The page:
|‘Christmas could be saved if we lockdown now’. ‘Government says it will do everything it can to save Christmas’. |
These were the kinds of news headlines you would have seen over the weekend. The emhasis is very much on ‘saving’ Christmas.
But what is it about Christmas that needs saving? is it the high streets shops and restaurants that are going into another period of huge struggle? Is it the ability for families and friends to see one another? Is it the lack of ‘Christmas Spirit’ that we will all have to face from not being able to gathering in large groups for lights switch-ons and (possibly) carol services and the like.
Well, undoubtably, all these and more.
But every time I hear the phrase ‘saving Christmas’, I can’t help but think that it’s not us that can save Christmas, but rather Christmas that can save us.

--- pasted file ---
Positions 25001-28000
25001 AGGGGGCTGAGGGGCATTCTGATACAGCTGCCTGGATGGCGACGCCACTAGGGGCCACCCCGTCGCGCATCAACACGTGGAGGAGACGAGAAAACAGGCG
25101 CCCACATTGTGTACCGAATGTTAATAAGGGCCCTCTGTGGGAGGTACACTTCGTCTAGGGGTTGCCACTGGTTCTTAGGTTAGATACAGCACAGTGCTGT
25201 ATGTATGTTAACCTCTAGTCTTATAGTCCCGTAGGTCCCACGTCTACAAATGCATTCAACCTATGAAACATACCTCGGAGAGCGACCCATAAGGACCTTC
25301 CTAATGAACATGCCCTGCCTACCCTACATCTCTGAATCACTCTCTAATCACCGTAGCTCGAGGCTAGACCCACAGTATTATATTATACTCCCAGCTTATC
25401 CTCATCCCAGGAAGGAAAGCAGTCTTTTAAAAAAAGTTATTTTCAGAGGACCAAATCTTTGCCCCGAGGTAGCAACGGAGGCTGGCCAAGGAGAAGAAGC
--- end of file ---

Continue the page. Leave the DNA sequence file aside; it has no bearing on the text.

Because Christmas is more than everything I mentioned a second ago (although they are all wonderful things). It’s more, even, than the sentiment that Christmas is a sense and a spirit that is kindled in each one of us, which is highlighted in the Wonderful ‘The Grinch’ movie (which we watched with Isaac yesterday).
No, Christmas is the good news of Emmanuel. It’s the announcement that God has come, in the flesh, to do away with all that separates us from him, and give us a hope that whatever life throws at us, we will one day be with him forever.
Your neighbours don’t need Christmas saving. Your colleagues don’t. Wigston doesn’t. They need to be saved by Christmas. And in the 53 days until Christmas comes (whether it is saved or not), why not make that your number one prayer request?